Thursday, August 25, 2011

Meandering Thoughts on the Prairie: Weekend in the Mountains

The school year always seems to begin too soon, no matter the date. As our family's last farewell to summer, we headed into the mountains near Glacier Park to camp and work and play.

August is not my favorite time of year in the mountains. I find the heat stifling and the amount of pitch and dirt attached to my body and clothes nearly unbearable. If there's forest fires it seems to intensify all of the above. Add some hard labor,( cutting and loading three cords of firewood), a couple of teen-aged siblings, and some hard ground to sleep upon and you've got a pretty crabby lady. That's the worst of it.

The best parts are unique and varied.There is a mountain spring near the camp, gushing mineral-rich, ice-cold water to pour over my head and into my body. The culverts flowing with spring-water beneath the dirt roads with afternoon coolness let the "boys" slide through and splash into deep water to keep a sense of balance in our days. The campfire roars largely to cook marshmallows and hot dogs, hot chocolate and coffee. The night is Milky Way blanket that tucks us in. It is unusually silent. Deer step quietly through our camp.

My personal delight this year, was in the berry picking. In my 36 years on the planet, I had only ever harvested a few raspberries and strawberries and chokecherries in the mountains. A few, not even a handful, I'd say. On this particular trip, my fancy was struck, not with the huckleberries on low bushes beneath the trees (I picked six exactly), but with two I had never seen before.

The awe in which I looked upon a glorious thimble berry, I have not had since childhood. These berries are a fairy-tale ruby red and plush. They emerge at the tops of their plants, above the plate-sized leaves. Their sweetness is bright, not sugary and has a hint of prunes and cedar. They look like a half-of a raspberry and must be a cousin as I stepped on the canes of last year's growth while grooming the plants. I fell in love with their brilliance both in the ease with which to spot them AND the fact that in each cluster of four or five berries, only one was ripe, therefore leaving a long season of picking for two and four-leggeds alike!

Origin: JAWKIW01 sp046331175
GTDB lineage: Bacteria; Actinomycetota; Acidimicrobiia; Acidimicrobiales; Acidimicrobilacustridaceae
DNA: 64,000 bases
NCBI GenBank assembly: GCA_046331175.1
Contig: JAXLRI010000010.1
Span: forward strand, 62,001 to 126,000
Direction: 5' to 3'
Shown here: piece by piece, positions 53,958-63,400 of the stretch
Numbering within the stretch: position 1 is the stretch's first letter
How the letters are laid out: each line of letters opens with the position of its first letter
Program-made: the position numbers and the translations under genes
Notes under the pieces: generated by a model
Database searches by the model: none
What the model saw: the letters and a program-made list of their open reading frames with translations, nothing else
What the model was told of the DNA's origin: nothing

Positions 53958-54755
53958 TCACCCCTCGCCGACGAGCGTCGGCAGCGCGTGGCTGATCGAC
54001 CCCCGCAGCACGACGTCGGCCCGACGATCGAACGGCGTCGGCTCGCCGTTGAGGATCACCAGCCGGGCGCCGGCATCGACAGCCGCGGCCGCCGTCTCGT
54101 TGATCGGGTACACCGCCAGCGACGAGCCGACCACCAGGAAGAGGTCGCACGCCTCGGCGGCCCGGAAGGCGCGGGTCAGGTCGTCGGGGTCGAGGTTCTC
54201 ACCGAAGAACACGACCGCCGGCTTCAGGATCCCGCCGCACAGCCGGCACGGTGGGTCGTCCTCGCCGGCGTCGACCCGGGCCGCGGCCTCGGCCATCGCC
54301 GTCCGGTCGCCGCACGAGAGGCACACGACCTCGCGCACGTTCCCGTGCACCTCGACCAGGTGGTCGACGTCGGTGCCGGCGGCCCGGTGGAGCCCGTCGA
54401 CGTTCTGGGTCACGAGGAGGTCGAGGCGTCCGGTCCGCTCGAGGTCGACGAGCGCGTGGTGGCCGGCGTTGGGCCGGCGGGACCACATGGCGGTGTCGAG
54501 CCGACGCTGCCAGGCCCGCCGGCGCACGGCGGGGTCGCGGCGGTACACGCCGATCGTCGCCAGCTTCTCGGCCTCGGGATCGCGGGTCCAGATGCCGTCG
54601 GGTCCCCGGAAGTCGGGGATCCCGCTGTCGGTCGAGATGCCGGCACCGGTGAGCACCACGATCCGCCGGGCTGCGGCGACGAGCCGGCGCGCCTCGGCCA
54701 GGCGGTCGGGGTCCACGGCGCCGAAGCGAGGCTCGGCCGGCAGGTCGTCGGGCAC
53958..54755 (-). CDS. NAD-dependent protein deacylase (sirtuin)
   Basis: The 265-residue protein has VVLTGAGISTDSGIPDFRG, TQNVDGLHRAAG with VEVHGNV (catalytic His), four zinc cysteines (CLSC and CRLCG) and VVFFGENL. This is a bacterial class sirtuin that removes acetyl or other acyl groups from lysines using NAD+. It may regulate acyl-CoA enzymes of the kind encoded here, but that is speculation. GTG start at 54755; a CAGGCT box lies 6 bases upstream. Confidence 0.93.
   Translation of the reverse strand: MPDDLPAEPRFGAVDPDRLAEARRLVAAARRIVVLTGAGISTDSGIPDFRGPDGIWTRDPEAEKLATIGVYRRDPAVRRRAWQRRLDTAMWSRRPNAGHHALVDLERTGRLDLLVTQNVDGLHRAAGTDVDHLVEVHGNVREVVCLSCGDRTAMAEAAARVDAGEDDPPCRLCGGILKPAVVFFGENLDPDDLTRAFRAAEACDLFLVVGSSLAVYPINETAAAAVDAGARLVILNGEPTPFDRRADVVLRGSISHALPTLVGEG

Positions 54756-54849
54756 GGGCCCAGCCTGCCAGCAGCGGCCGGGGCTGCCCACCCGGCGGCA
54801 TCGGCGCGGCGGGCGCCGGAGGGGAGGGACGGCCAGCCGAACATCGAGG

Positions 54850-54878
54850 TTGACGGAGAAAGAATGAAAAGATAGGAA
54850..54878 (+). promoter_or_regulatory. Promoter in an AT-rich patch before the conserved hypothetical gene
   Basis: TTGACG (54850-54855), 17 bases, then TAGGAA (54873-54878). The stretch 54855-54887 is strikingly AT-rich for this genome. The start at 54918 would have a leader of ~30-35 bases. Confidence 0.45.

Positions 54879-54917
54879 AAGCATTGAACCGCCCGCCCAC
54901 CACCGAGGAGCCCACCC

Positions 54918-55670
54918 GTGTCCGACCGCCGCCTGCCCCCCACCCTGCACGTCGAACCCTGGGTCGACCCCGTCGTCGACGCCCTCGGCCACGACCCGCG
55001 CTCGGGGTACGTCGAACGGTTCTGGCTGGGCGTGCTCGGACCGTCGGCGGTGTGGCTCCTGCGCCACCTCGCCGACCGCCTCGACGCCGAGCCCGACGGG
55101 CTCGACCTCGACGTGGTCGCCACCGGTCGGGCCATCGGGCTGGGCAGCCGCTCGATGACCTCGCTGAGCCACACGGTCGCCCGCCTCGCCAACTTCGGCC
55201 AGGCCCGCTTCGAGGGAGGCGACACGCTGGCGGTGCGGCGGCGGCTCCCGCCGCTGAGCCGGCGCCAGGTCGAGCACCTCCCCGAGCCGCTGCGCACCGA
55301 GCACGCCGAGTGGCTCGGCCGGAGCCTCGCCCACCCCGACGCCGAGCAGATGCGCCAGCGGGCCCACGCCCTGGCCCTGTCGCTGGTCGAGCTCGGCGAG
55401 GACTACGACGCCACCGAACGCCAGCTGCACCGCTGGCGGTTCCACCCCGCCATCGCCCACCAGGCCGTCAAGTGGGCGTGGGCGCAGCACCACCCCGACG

The delight continued when the boys discovered currant bushes burdened with large clusters of perfectly ripe fruits. We even found more on our way home...what a treasure trove!

As Sunday began to leave us, we packed up and headed toward the plains again. A mandatory stop at a tiny grill (which I remember eating at when I was just a wee one) to refresh with burgers and milkshakes gave our bodies some reprieve for their labors.

Summer is drawing to a close, but canning has just begun!

Book 5: Live What You Love, Notes from an Unusual Life

In the midst of reading new books this summer, I had to return to an old favorite. Written by Belinda and Bob Blanchard as a follow-on to their "A Trip to the Beach" best-seller, it is one of my most ragged-eared books.

These daring husband and wife entrepreneurs scare me to bits. They live boldly in the direction of their dreams and make a living at it (or go broke), but never at the same thing twice! In their opening letter to the reader, they write, "This unusual little book is a passionate manifesto: truly living what you love is a revolutionary act, a rebellion against the common and "usual" life."

It is written in small chapter or piece morsels, so the reader can pick it up and read any portion in a short while.If you're more like me...just take the whole thing in large gulps. Unlike some of the other "dreamer" books, I find they are the first to tie everything back to practicality, the "Big 4: passion, people, environment, and money". While it sounds like a buzz-kill, they have practiced their lives in just such ways with amazing results.

If you haven't had an encouraging summer read, pick this one up today! It has large print and pictures, too!

Wednesday, August 17, 2011

Meandering Thoughts on the Prairie: Harvest